Earth from Space - Image Information

LOCATION Photo #: ISS036-E-28913 Date: Aug. 2013
Geographic Region: PACIFIC OCEAN

Sunset over the Aleutian Islands, with Noctilucent Clouds

Astronauts took this panoramic view looking north from the Aleutian Islands when the International Space Station (ISS) was flying east at "the top of the orbit," the northernmost latitude reached by the ISS (51.6 degrees north). If the sun had been higher, the string of Aleutian Islands would have been visible in the foreground. Here the islands are on the dark side of the day-night line. From their vantage point at 222 km altitude on this day, astronauts were able to see as far north as the Arctic Ocean and the midnight sun. This image was taken just 20 minutes after local midnight in early August 2013. The midnight sun makes the red, diamond-shaped teardrop reflection (lower center of the image)--perhaps a reflection within the camera lens, or from the window frame, or some item inside the ISS.

Long blue-white stringers can be seen in the atmosphere above the midnight sun. These are known as noctilucent clouds (night-shining clouds). Some astronauts say these wispy, rippling, iridescent clouds are the most beautiful phenomena they see from orbit. Noctilucents are thin so that they are best seen after sunset when the viewer is on the night side of the day-night line, but while these high clouds are still lit by the sun. Crews are trained in this somewhat complicated geometry--of clouds being lit from beneath, with the space craft in sunlight though the ground directly beneath is in darkness.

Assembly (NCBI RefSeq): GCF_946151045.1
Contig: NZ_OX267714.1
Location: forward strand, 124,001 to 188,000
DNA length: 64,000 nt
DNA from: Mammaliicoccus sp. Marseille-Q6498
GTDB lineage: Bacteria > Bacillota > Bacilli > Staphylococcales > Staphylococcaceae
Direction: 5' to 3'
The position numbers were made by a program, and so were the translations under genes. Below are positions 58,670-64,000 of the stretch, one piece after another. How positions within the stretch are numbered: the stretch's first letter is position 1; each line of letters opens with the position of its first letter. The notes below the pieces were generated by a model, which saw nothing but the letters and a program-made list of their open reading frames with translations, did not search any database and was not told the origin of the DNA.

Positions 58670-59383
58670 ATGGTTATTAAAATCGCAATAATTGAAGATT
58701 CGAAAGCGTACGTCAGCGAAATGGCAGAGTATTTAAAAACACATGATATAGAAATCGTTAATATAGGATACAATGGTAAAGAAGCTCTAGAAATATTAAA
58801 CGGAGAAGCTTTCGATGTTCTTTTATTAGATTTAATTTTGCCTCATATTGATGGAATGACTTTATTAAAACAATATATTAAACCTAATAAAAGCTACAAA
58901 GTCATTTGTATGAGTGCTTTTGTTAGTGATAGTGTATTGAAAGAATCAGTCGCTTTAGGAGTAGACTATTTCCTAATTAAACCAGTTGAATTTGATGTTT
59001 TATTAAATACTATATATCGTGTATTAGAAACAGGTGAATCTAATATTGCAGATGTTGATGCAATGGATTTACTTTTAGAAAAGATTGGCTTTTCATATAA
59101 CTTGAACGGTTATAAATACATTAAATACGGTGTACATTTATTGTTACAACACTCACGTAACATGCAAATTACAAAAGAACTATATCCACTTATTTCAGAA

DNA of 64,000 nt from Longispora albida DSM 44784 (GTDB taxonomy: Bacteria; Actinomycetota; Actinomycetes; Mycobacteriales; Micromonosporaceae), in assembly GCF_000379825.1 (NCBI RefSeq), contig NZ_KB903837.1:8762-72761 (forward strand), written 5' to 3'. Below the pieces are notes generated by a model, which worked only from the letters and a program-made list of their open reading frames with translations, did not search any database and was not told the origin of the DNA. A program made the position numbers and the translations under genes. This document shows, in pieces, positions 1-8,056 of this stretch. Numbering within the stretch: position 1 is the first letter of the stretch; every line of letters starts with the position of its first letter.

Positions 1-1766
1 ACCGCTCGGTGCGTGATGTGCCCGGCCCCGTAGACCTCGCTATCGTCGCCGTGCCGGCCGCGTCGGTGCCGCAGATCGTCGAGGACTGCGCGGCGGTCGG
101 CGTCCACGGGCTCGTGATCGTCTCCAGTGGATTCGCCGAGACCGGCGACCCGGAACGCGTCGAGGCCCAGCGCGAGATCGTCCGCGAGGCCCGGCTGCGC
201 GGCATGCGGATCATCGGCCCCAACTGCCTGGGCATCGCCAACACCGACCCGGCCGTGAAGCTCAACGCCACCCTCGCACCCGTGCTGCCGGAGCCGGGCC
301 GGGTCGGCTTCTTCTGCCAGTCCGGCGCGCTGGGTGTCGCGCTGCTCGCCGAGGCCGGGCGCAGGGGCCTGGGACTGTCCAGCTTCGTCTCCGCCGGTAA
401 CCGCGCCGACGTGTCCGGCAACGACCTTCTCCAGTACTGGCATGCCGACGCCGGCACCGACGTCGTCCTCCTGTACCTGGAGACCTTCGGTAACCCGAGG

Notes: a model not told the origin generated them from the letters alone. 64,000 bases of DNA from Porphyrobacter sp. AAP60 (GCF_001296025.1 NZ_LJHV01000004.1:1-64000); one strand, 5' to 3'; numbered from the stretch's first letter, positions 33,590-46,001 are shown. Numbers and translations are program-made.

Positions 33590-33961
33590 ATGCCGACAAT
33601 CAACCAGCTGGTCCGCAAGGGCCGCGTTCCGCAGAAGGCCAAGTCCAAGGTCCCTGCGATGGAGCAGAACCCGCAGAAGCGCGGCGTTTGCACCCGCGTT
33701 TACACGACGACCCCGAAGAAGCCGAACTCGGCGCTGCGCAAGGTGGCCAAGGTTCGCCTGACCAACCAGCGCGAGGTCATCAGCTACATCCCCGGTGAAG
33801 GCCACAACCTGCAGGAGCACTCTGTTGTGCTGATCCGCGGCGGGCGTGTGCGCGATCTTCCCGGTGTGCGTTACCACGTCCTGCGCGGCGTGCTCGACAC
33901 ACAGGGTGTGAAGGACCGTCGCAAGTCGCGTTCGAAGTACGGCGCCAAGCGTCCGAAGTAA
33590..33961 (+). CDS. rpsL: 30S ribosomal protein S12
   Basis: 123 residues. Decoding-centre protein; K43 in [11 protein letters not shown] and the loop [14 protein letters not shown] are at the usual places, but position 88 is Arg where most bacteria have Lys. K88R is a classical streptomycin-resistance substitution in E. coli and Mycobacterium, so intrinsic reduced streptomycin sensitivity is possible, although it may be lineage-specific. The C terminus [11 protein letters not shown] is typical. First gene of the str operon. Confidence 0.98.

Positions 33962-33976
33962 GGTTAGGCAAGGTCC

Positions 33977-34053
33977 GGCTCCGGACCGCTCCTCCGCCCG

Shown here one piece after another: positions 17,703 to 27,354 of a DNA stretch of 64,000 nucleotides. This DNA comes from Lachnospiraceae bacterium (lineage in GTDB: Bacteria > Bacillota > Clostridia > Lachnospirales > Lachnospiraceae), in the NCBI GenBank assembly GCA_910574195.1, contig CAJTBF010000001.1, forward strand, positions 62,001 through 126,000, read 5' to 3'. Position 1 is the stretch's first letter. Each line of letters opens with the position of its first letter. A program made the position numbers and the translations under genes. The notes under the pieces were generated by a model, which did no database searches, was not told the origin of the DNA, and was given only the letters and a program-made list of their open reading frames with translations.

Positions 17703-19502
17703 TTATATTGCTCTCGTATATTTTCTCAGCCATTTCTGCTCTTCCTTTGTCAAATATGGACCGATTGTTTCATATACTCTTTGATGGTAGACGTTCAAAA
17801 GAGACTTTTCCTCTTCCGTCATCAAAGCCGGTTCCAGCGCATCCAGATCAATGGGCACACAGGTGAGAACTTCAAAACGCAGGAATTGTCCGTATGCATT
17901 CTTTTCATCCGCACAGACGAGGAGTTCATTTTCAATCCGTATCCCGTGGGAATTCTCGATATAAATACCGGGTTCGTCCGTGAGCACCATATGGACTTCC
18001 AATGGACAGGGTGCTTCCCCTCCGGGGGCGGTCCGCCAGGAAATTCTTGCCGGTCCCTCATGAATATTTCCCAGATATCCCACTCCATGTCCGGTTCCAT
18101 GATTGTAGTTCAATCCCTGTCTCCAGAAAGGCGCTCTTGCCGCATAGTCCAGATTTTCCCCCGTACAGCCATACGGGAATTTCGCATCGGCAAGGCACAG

Noctilucent clouds are also known as Polar Mesospheric Clouds (PMCs) as they appear in the summer hemisphere over polar latitudes. Some data suggest that they are becoming brighter, and appearing at lower latitudes, perhaps as an effect of global warming. Polar Mesospheric Clouds are interesting to scientists because they form much higher in the atmosphere (75-90 km) compared with altitudes of normal rainclouds that form in the lowest, densest "weather-layer" below ~15 km. The weather layer, or troposphere, is most distinct in this image as a thin orange line along the left horizon.

Images: All Available Images Low-Resolution 88k
Mission: ISS036  
Roll - Frame: E - 28913
Geographical Name: PACIFIC OCEAN  
Center Lat x Lon: N x E
Film Exposure:   N=Normal exposure, U=Under exposed, O=Over exposed, F=out of Focus
Percentage of Cloud Cover-CLDP: 0
Camera:: N5
Camera Tilt: HO   LO=Low Oblique, HO=High Oblique, NV=Near Vertical
Camera Focal Length: 50  
Nadir to Photo Center Direction:   The direction from the nadir to the center point, N=North, S=South, E=East, W=West
Stereo?:   Y=Yes there is an adjacent picture of the same area, N=No there isn't
Orbit Number:  
Date: 20130804   YYYYMMDD
Time: 112016   GMT HHMMSS
Nadir Lat: 51.6N  
Latitude of suborbital point of spacecraft
Nadir Lon: 170.7W  
Longitude of suborbital point of spacecraft
Sun Azimuth: 358   Clockwise angle in degrees from north to the sun measured at the nadir point
Space Craft Altitude: 222   nautical miles
Sun Elevation: -21   Angle in degrees between the horizon and the sun, measured at the nadir point
Land Views:  
Water Views:  
Atmosphere Views:  
Man Made Views:  
City Views:  

Photo is not associated with any sequences

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